Wisconsin Home Bakery

Business By mommabuda Updated 2 Mar 2014 , 6:28pm by debbiecakes75

mommabuda Posted 22 Oct 2009 , 5:28pm
post #1 of 13

So I've been looking into this and I always thought Wisconsin didn't allow baking out of their homes??? I just talked to our building inspector and he said that we can bake cakes and sell them out of our home with the proper home occupation license. I am so confused! lol... anyone know what I'm talking about?

12 replies
littlesweetpea Posted 23 Oct 2009 , 1:07pm
post #2 of 13

I am in WI. About 15yrs ago, I wanted to do baking out of my home. Everything was going to be separated from our home life. This was Waukesha. The health inspecter at the time said-"no way!" I told him that everything would be separated-"absolutely not!" was his response. Well skip to today-I know of many who run their "bakeries" out of their home. I know at one time it depended on the county. I wonder if those people have licenses???-I do not know. Check with the local health inspecter & the county health inspecter. Yes both, because local look for different things than the county. Good Luck!

Mike1394 Posted 23 Oct 2009 , 3:49pm
post #3 of 13
Originally Posted by mommabuda

So I've been looking into this and I always thought Wisconsin didn't allow baking out of their homes??? I just talked to our building inspector and he said that we can bake cakes and sell them out of our home with the proper home occupation license. I am so confused! lol... anyone know what I'm talking about?

So that means the ZONING is fine. Now talk to your Healthe Department, and see what they have to say.


Peridot Posted 23 Oct 2009 , 4:04pm
post #4 of 13

I am in Central Wisconsin and I had wanted to also do cakes from my house and I called all over and was finally told that I had to call the Dept of Agriculture. I never did talk to anyone because the several times I called the person I needed to talk to wasn't in and I never bothered. I had previously called the health dept and they made it sound as if you HAD TO HAVE A SEPARATE KITCHEN!!!

Littlesweetpea - everything separate and they said NO! I know of a woman in a neighboring town that has baked out of her house for years and years. I have no idea if she if legal or not - she has her business listed in the phone book and when you go to pick up a cake you go into her house. Maybe she has a set-up in the basement - I don't know.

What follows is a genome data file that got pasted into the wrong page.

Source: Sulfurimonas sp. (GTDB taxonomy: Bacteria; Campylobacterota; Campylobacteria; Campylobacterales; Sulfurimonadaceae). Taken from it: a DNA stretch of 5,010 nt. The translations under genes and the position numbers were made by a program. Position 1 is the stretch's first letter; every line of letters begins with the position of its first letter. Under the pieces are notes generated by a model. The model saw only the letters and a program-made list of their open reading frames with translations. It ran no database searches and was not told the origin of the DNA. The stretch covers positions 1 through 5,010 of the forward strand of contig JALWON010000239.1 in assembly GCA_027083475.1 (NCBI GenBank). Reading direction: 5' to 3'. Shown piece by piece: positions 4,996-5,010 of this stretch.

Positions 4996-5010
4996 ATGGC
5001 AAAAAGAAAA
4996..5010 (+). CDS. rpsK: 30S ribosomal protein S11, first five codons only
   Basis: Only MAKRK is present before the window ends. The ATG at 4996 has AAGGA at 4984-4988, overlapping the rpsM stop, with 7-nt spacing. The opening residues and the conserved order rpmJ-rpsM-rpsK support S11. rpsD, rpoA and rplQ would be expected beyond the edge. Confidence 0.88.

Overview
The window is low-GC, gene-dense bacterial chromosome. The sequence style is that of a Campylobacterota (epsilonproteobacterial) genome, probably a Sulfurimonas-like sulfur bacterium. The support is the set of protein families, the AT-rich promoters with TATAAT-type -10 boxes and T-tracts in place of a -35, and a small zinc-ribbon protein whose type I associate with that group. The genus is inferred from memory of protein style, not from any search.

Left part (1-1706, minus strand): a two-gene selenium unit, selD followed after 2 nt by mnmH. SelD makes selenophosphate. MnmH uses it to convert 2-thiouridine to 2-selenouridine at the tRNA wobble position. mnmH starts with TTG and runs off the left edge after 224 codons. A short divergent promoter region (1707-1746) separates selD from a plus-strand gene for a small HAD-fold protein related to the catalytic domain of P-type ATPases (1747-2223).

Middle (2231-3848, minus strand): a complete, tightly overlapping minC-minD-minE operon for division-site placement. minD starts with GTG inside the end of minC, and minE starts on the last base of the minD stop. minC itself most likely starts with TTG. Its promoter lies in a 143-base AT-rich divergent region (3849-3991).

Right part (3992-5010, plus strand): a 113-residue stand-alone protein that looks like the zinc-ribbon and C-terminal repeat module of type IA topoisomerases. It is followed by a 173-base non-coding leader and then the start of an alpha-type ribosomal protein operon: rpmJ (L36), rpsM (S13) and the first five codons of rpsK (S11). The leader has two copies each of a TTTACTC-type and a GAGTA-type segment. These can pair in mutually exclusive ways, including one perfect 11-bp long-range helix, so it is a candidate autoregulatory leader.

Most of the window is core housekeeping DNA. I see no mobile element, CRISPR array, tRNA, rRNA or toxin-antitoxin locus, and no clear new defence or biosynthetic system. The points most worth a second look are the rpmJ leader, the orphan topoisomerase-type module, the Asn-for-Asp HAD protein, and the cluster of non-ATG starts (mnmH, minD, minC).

So is this a local thing, county and not state law? Talk about irritating and confusing. Can anyone ever get a straight answer when government is involved?

What is a home occupation license??

littlesweetpea Posted 24 Oct 2009 , 1:59pm
post #5 of 13

I originally went thru the same thing-leaving messages without anyone getting back to me. Eventually I reached the guy. He was very irritating. Didn't seem to want to deal with me. At the time we were building & we were going to work out a separate section with absolutely no contact from the "living" area. He didn't want to here any of it. Just said I could not have a food based business adjacent to my home. Like I said-this may have changed. But I do know it can be very hard to find any kind of info relating to this. Restaurant info you can find a lot of-but not so much cakes or other bakery business info.
Look at the WI Restaurant Association website-there's some good info on that.

mommabuda Posted 26 Oct 2009 , 5:55pm
post #6 of 13

Thanks. I did just contact the health department via email and I got the reply saying that I would have to check with zoning for this type of application. Then he went on to say: The State of WI. licenses bakeries as it is considered retail food. And then gave me the inspector's name, phone number & email. Ugh... run around... lol... we'll see.

HeidiCrumbs Posted 27 Oct 2009 , 2:31am
post #7 of 13

I am in Wausau WI and just opened an in-home bakery. We had to be rezoned in order to have a retail space where people can come in and buy already made baked goods. If you're not zoned commercial but have a liscensed kitchen you can only take advanced orders and have people pick it up at the location. We also had to have a kitchen seperate from any part of our home kitchen so in my case it was a garage we renovated. Also, we could use the well water on the property but not use the septic system so we had to have a holding tank put in to put waste water in. The list is endless but it is possible, with proper planning and the correct information.